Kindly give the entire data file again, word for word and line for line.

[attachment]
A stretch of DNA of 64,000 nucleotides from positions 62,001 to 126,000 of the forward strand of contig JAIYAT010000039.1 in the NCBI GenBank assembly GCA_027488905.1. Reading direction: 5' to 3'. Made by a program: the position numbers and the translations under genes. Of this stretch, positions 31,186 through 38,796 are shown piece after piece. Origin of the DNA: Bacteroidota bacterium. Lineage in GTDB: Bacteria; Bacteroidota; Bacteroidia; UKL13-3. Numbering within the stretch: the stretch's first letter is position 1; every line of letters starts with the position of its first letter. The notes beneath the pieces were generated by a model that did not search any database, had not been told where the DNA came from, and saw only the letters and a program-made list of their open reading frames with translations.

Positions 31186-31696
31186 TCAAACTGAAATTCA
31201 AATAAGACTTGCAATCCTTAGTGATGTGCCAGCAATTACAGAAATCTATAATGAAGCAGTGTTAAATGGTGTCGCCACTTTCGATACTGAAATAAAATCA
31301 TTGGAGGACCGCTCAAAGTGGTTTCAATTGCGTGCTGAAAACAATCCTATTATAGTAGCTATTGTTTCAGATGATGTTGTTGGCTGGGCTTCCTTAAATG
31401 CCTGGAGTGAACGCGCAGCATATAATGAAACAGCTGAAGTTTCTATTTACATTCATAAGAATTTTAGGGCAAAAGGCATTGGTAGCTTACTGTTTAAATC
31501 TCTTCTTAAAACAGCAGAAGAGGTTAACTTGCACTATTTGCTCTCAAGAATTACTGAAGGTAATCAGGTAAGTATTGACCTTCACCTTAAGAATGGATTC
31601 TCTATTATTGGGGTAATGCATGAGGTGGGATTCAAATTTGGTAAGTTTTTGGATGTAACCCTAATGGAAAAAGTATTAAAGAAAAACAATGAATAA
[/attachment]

A stretch of DNA of 64,000 nucleotides from positions 62,001 to 126,000 of the forward strand of contig JAIYAT010000039.1 in the NCBI GenBank assembly GCA_027488905.1. Reading direction: 5' to 3'. Made by a program: the position numbers and the translations under genes. Of this stretch, positions 31,186 through 38,796 are shown piece after piece. Origin of the DNA: Bacteroidota bacterium. Lineage in GTDB: Bacteria; Bacteroidota; Bacteroidia; UKL13-3. Numbering within the stretch: the stretch's first letter is position 1; every line of letters starts with the position of its first letter. The notes beneath the pieces were generated by a model that did not search any database, had not been told where the DNA came from, and saw only the letters and a program-made list of their open reading frames with translations.

Positions 31186-31696
31186 TCAAACTGAAATTCA
31201 AATAAGACTTGCAATCCTTAGTGATGTGCCAGCAATTACAGAAATCTATAATGAAGCAGTGTTAAATGGTGTCGCCACTTTCGATACTGAAATAAAATCA
31301 TTGGAGGACCGCTCAAAGTGGTTTCAATTGCGTGCTGAAAACAATCCTATTATAGTAGCTATTGTTTCAGATGATGTTGTTGGCTGGGCTTCCTTAAATG
31401 CCTGGAGTGAACGCGCAGCATATAATGAAACAGCTGAAGTTTCTATTTACATTCATAAGAATTTTAGGGCAAAAGGCATTGGTAGCTTACTGTTTAAATC
31501 TCTTCTTAAAACAGCAGAAGAGGTTAACTTGCACTATTTGCTCTCAAGAATTACTGAAGGTAATCAGGTAAGTATTGACCTTCACCTTAAGAATGGATTC
31601 TCTATTATTGGGGTAATGCATGAGGTGGGATTCAAATTTGGTAAGTTTTTGGATGTAACCCTAATGGAAAAAGTATTAAAGAAAAACAATGAATAA